boy sitting alone looking out at the sea.

The Sadness of Losing Someone You Never Knew

Yesterday I found out that someone I’d never met had passed away, a whole year ago. It happened in quite a roundabout way. I’d been taking his courses online and I was looking for any events he might have coming up to use as an incentive (I’m a big fan of using rewards to motivate myself to do things) to help me commit to stretching every day. Which, as a stretching trainer you’d think would be easy, but life gets in the way sometimes (a lot of times… OK all the time). 

I suddenly not only did not have an incentive, I had a loss. One which was hard to put into words, because it’s difficult to believe that I had a right to be sad. Relatives, friends, colleagues, students and the random people of life that peopled the grocery stores and bookshops of his experience – they all get to feel sad. But why would I be allowed to?

Have you ever been inspired by someone and looked them up only to find that you had already lost the special person you only just found? It’s a specialised emotion, one only the German language would have one word for. And it would be the perfect word. It would probably mean something like the-poignancy-of-loss-without-loss. The overwhelming feeling I had was – I wish I’d met him, he’s just the sort of person I would have wanted to do something nice for, to be kind to. I feel sad I never got a chance to be kind to him. 

There are some folks who just seem like really good people, who give their experience away generously. The kind of people I want to reciprocate towards and help out, but often lack the financial or social capital to do so in any useful way, because they’re already more successful than me, which is why they were able to help me out in the first place. He’s gone and I have this feeling of wanting to do something for someone left over.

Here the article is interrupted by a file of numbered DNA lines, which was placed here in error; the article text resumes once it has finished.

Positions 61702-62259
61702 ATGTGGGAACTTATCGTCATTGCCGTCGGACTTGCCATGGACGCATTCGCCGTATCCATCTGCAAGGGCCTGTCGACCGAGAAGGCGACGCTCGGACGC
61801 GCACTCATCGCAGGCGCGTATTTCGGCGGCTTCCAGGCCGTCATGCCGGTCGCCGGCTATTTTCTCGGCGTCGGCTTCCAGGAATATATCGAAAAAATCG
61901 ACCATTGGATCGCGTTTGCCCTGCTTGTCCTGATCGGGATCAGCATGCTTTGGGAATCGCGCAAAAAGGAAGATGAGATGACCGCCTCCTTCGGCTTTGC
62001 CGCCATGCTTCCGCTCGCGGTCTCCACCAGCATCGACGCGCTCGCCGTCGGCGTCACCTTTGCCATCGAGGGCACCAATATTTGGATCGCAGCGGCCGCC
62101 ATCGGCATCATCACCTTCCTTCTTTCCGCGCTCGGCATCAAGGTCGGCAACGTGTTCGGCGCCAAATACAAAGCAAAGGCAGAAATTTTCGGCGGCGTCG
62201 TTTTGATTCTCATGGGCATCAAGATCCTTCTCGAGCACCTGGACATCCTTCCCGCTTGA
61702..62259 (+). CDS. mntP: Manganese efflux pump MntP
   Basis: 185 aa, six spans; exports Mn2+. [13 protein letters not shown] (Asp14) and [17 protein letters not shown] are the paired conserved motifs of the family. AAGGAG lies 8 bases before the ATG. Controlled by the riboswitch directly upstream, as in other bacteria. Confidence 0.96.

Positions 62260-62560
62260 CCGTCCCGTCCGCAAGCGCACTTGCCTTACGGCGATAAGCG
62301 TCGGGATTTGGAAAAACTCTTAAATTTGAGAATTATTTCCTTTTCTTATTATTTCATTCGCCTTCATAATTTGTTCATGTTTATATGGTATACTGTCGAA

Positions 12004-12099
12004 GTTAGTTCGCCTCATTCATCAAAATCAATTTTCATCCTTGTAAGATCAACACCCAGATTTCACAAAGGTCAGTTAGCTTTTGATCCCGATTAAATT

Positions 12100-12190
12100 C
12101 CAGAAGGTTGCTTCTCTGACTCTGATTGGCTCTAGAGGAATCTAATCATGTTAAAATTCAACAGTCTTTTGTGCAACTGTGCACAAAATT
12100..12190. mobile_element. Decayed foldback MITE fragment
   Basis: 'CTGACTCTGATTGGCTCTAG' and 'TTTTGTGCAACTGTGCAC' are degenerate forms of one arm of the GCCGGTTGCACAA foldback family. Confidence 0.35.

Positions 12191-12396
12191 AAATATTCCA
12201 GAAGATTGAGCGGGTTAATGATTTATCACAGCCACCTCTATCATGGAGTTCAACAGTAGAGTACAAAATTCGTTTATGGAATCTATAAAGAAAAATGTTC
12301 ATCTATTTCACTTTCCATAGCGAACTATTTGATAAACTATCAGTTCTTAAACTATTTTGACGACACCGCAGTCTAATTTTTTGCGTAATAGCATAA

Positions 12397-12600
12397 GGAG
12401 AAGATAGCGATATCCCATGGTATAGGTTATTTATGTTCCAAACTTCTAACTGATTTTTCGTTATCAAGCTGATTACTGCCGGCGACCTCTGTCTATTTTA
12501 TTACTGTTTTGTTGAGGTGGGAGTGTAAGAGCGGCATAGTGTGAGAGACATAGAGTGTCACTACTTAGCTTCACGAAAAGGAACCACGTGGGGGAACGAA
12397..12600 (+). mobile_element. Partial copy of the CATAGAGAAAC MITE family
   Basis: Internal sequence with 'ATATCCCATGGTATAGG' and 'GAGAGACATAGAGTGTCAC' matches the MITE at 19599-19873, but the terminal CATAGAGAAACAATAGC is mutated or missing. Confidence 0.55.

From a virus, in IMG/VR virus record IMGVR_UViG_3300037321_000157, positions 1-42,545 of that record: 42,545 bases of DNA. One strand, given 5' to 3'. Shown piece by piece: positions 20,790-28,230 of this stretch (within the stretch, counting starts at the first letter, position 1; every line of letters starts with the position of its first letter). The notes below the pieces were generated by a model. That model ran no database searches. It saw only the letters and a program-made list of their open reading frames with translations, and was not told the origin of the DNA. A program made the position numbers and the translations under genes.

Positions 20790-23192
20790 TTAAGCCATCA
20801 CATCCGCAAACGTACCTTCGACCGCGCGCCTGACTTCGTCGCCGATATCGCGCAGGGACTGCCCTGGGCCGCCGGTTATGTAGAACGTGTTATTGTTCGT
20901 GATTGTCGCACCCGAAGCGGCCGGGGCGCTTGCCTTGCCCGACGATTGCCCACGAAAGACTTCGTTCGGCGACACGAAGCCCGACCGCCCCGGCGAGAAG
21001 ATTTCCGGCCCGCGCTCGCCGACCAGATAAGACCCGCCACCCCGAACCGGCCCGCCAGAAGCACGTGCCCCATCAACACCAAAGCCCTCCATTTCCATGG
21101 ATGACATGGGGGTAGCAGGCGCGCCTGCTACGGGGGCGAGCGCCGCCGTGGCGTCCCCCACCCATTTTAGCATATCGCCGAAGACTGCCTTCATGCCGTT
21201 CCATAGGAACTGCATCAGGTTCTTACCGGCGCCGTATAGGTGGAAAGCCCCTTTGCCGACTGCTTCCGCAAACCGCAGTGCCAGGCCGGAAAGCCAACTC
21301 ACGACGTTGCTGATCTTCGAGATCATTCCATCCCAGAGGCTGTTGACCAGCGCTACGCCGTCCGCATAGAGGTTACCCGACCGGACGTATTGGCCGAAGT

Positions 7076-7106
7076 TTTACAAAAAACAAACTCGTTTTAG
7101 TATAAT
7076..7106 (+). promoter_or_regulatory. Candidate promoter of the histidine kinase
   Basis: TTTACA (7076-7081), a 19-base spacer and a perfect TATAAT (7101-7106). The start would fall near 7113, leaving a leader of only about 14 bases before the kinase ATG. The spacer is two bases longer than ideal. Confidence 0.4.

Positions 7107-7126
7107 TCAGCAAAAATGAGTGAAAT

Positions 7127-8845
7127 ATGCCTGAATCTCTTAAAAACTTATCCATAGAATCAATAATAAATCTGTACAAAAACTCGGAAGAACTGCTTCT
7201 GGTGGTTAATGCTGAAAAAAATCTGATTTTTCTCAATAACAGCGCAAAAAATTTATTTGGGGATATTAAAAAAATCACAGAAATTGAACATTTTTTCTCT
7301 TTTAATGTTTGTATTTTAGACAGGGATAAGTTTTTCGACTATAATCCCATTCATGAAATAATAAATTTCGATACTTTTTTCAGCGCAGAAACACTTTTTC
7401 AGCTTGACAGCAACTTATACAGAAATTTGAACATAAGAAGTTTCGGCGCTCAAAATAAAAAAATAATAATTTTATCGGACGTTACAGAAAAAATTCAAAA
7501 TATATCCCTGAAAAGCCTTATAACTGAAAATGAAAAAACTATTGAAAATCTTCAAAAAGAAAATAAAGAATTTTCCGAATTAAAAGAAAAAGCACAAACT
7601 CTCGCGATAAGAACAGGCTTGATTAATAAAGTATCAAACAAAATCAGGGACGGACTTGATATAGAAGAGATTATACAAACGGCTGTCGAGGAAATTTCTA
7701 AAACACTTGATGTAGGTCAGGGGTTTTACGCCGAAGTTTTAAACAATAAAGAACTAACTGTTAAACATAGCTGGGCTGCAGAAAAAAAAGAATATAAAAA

Actually maybe that’s not sad. Maybe that’s the perfect life. I mean, the perfect legacy. If my memory made people want to pay goodness forward, or make some kind of contribution, I would be so happy. 

I meant to write this yesterday and got caught up in my middle grade fiction story. Today I went for a walk, trying to choose a café with the perfect ambience to write in. I sat down in a lovely little place and within a couple of minutes someone who could have been this man’s identical twin sat down opposite me. I’m sure my shocked stare had nothing to do with him pulling his shades down and then walking off pretty soon after.

Do you believe in messages from the beyond or from the universe? Or do you put it all down to the Baader-Meinhof Phenomenon (learning about something and suddenly seeing it everywhere) and coincidence? I believe in signs (as well as coincidence), and while I also believe I shouldn’t make everything all about myself, I give myself full licence to make personal meaning out of any and everything. 

If I could help half as many people as David Farland did through his writing classes, advice and books, I think I would have lived a very good life. I hope he was happy with both his whole story and his final chapter.

Author David Farland dressed as a wizard, holding a child.

Reddit post and Brandon Sanderson’s article.